They say that crime doesn’t pay, but when it comes to confidential informants it does. Confidential informants are not employed by law enforcement, but they are paid. A confidential informant is a citizen that is paid by law enforcement to help make cases against other citizens.
Confidential informants are often criminals themselves that have gotten in trouble with the law and are looking to get themselves back out of trouble by helping law enforcement to catch “bigger fish.”
There are many legal and ethical challenges when informants are used.
“Outrageous government conduct and entrapment”
The use of confidential informants is a time-honored practice and it’s not illegal — unless it exceeds certain boundaries.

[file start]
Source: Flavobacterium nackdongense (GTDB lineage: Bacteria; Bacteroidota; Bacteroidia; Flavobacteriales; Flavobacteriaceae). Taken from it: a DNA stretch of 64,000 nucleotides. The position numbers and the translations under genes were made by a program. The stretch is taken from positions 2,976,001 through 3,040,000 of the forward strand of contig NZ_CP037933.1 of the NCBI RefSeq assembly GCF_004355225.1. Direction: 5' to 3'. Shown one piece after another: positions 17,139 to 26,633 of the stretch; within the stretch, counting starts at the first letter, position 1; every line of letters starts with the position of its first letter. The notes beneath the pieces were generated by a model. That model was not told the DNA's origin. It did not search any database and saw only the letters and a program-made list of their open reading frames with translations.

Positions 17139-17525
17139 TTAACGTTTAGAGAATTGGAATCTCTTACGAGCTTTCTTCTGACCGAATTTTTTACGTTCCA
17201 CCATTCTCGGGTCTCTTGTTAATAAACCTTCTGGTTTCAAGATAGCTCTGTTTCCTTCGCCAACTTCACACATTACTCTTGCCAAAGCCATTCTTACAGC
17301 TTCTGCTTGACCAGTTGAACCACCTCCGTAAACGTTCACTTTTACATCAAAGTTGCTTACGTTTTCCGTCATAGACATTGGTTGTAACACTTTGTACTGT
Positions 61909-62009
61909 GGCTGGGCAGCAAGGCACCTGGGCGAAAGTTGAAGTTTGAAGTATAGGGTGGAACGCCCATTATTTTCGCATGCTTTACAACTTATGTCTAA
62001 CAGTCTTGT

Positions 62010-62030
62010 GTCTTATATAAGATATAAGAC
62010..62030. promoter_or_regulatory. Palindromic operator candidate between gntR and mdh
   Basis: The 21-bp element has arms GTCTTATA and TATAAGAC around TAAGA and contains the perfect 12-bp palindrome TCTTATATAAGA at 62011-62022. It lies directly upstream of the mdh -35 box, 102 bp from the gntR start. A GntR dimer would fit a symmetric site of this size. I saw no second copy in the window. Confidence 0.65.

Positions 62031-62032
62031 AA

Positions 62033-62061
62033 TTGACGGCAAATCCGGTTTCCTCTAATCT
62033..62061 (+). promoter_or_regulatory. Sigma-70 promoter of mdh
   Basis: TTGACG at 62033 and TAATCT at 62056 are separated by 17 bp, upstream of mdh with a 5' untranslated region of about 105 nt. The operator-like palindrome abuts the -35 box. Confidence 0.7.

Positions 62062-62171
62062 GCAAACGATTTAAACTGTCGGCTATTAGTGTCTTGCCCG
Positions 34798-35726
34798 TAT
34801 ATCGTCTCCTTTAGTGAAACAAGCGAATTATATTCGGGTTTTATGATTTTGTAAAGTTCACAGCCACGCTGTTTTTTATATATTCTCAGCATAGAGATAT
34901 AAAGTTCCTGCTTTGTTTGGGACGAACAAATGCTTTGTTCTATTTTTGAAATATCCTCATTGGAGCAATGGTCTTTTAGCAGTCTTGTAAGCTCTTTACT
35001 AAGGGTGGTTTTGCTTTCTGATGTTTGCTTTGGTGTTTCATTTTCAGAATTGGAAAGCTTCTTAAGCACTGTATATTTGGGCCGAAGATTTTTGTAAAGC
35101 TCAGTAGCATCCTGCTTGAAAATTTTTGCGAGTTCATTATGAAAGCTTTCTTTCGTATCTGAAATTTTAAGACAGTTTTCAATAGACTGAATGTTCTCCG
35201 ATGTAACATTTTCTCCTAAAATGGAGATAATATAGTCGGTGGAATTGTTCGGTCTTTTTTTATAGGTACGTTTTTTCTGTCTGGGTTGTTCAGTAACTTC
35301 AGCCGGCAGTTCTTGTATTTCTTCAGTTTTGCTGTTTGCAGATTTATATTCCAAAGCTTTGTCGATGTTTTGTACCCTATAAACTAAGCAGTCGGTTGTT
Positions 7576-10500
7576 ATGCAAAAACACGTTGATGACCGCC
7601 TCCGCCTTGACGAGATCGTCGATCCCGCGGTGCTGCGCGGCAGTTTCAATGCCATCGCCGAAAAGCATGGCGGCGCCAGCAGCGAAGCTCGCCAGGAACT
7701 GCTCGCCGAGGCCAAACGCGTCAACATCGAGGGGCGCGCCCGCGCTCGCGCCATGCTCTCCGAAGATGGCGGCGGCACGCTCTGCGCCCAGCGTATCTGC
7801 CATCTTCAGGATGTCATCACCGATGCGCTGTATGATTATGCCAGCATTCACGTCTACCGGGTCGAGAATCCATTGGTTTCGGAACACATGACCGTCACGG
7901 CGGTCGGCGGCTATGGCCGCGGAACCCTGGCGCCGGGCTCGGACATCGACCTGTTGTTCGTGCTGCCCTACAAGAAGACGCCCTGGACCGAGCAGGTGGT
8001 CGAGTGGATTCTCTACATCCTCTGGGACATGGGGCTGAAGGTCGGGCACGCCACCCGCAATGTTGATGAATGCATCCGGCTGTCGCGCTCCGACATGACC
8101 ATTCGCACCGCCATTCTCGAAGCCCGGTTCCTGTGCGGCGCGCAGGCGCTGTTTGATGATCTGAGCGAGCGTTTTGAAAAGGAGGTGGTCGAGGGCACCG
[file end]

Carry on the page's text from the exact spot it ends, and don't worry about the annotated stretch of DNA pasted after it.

When law enforcement and confidential informants go too far it can be considered outrageous government conduct and entrapment. Outrageous government conduct, or entrapment, is very difficult to establish in court because of the long-standing practice of using confidential informants. Confidential informants can encourage a criminal to continue breaking the law, repeat illegal activities or even expand their criminal enterprise. This is not entrapment.
To qualify to have charges dismissed, the confidential informant or their government handlers must have stepped over legal lines. A defendant who claims to be a victim of entrapment must produce evidence showing that his actions were caused or induced by law enforcement officials or informants in some way — not something they would have done on their own. In other words, they must demonstrate that they had no predisposition to commit the crime without the encouragement of a confidential informant.
It can be a challenge to build a solid defense when a drug case involves a confidential informant. Understanding your defense options and your challenges is key to a better outcome for your case.